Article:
When we moved back to SA in 2013, I was (very happily) riding a £700 Voodoo Hardtail bike, with flat pedals that I bought myself as a birthday present for £20 in 2012, after the original pedals stopped working. I had a helmet that my mate had bought me for my birthday in 2009, to replace a many year old one that I had used up until then (I found it in the shed in a house we bought). I did use Strava, but only on my phone, when I remembered to start it. I had a pair of cycling shorts that I bought for £7.99 on special and wore them under Rugby shorts along with a t-shirt. I also had a very old road bike which I bought off a mate of mine, along with his retired road cycling shoes. For MTB I wore a pair of takkies that I had got for free as a promotion at the gym. I loved riding and was lucky enough to live close to BRB and Groenkloof, so was as happy as a pig in ****. If it was sunny, I used my old Oakleys that I kept in my car (my only sunglasses). I remember wandering around bike shops looking (never talking) and hearing guys talking about their latest accessory or essential bits and wondering what kind of idiots they were to spend that much money and focus for their hobby when they were probably never going to be more than average. 

 

I started entering MTB events for fun and got laughed at a few times at starts because of my tatty takkies, my rugby shorts and my complete lack of knowledge about brands and pedals and shoes and ****. I used to make a point of laughing back at those rare okes as I passed them during the race. I also started riding with a group of guys from my estate and eventually got persuaded to buy SPD's for my bike and shoes to go with them. Next was a full suspension mountain bike, but I was still very happy and rode well enough. That was the start of my change....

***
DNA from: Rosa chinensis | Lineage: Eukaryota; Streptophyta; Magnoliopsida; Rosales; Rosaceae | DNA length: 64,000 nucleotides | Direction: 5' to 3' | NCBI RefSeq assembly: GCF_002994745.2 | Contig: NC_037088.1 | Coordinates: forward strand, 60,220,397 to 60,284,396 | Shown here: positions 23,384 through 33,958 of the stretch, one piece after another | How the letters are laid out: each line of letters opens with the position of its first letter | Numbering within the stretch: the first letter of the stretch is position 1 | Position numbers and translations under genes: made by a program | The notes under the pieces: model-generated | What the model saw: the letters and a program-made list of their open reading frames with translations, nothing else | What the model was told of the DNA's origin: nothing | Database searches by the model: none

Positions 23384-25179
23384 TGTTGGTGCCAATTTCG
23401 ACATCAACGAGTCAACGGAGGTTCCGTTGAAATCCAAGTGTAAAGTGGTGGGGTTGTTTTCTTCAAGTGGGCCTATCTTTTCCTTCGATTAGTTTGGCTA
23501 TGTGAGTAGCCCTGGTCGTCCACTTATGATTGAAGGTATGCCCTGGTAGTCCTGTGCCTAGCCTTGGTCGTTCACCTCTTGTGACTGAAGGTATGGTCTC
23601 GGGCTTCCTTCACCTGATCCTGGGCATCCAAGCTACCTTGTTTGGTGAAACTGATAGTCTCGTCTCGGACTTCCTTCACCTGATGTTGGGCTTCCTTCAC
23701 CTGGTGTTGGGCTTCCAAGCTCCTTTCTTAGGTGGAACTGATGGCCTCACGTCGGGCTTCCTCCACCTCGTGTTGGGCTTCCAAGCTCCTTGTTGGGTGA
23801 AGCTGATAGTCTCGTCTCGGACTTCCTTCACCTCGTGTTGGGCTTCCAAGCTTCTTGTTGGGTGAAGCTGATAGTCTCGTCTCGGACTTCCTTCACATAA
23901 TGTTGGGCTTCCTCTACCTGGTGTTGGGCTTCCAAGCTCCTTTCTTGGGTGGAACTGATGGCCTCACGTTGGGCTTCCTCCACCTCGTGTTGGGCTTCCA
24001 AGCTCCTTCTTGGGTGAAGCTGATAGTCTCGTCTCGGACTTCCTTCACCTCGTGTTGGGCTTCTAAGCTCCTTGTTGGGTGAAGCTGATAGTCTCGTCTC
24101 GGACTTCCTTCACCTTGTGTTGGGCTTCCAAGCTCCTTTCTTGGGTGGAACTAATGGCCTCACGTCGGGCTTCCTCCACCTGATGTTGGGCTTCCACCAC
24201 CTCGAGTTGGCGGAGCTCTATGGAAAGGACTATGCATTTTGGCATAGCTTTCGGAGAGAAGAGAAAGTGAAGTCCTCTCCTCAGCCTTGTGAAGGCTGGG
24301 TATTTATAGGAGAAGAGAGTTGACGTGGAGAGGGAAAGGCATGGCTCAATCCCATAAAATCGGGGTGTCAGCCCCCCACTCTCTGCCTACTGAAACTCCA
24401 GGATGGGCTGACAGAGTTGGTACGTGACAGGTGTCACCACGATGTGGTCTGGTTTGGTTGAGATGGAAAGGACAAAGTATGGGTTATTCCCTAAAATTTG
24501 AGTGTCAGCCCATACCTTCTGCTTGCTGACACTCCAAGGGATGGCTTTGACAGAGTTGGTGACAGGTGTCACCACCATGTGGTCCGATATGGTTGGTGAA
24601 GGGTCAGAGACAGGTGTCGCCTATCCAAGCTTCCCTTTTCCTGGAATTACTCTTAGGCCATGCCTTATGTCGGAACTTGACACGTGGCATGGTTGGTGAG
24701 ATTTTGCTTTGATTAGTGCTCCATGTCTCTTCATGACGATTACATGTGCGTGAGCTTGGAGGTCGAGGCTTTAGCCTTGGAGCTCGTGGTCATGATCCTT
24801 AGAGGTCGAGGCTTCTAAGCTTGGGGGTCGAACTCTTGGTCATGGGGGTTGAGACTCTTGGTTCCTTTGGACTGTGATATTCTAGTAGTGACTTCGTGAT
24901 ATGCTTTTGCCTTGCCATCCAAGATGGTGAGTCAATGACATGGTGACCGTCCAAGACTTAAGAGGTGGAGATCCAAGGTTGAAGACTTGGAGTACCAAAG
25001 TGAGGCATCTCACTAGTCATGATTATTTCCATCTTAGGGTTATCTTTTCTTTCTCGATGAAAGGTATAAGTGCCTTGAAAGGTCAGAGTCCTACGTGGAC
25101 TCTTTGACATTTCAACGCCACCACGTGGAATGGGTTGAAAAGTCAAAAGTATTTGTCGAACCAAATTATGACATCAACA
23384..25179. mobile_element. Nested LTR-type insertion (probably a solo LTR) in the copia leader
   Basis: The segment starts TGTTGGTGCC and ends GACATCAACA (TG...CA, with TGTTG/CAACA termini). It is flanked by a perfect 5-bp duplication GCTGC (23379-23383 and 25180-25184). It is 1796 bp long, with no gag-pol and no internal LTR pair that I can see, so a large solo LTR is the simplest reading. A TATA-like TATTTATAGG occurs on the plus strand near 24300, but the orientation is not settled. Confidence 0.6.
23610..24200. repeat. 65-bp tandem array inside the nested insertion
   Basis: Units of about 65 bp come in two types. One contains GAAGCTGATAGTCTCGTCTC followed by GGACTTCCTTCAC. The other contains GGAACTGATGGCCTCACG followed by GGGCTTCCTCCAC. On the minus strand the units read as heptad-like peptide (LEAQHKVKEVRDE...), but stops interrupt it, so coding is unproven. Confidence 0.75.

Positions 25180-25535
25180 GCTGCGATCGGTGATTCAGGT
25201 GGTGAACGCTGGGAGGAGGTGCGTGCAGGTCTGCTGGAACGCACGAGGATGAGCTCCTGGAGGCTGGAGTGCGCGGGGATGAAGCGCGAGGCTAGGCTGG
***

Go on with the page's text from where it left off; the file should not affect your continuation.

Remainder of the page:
Long story short, I now have a full sus MTB and a full carbon road bike. Both have a powermeter added. I track my rides with one of my Garmins. I have a radar on my road bike FFS, I have 8 SEE.Sense smart lights and various other high end lights. I have Rudy Project glasses that cost a fortune and sort of seem to do the same thing as my old Oakleys. I have half a dozen Wahoo HRM straps (the most recent arrived today). I have a Kickr indoors. I chow gels when I ride, powders when I finish. I analyse every aspect of my rides. I pay a fortune to a coach to make me better (why, I have no clue as I am 47 years old and never going to get past the middle of any race), I stress if I miss a ride, I have a Whoop Strap that measures all sorts of stuff on one wrist and an Apple Watch on the other wrist that measures all the same stuff. I track my calories daily, I rarely have more than a couple of drinks, I plan holidays around cycling opportunities, I weigh myself every morning on a smart scale that tells me how much I weigh, how much my fat weighs (a lot) and all sorts of other ***. After a ride, I use Strava, Garmin Connect, Training Peaks, Veloviewer and Intervals.icu to analyse every aspect of it and beat myself up on where I should haver been better. I have three helmets to choose from, various summer and winter gloves, camelbaks, gels and powders, snacks and potions to keep me going and tons of other stuff as well. The thing is, I don't actually think that I am any better at riding than I was all those years ago and it certainly doesn't feel like just some fun any more with my mates. 

 

So, my question is, am I unique in this or is this a process (dare I say disease) that we all go through? Have I just become an obsessive knob or is this normal? 

Watch this video first... 

https://community.bikehub.co.za/topic/185550-work-stress-impact-on-cycling-performance/page-4?do=findComment&comment=3660247

 

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Ah man this me laugh and I can relate on so many level.

 

I also have every ride logged to Strava, garmin connect, training peaks for stupid reason, I have absolutely no idea what half the numbers and graphs mean but it makes me feel better knowing it’s there....I guess I’m expecting to one day have a lightbulb moment starting at one of them and work out why trying to drag my 100kg petite figure up a hill is going slowly.

 

And when friends are over that dont ride and see everything in what I call “the bike room” there is always that awkward question “what does this cost?”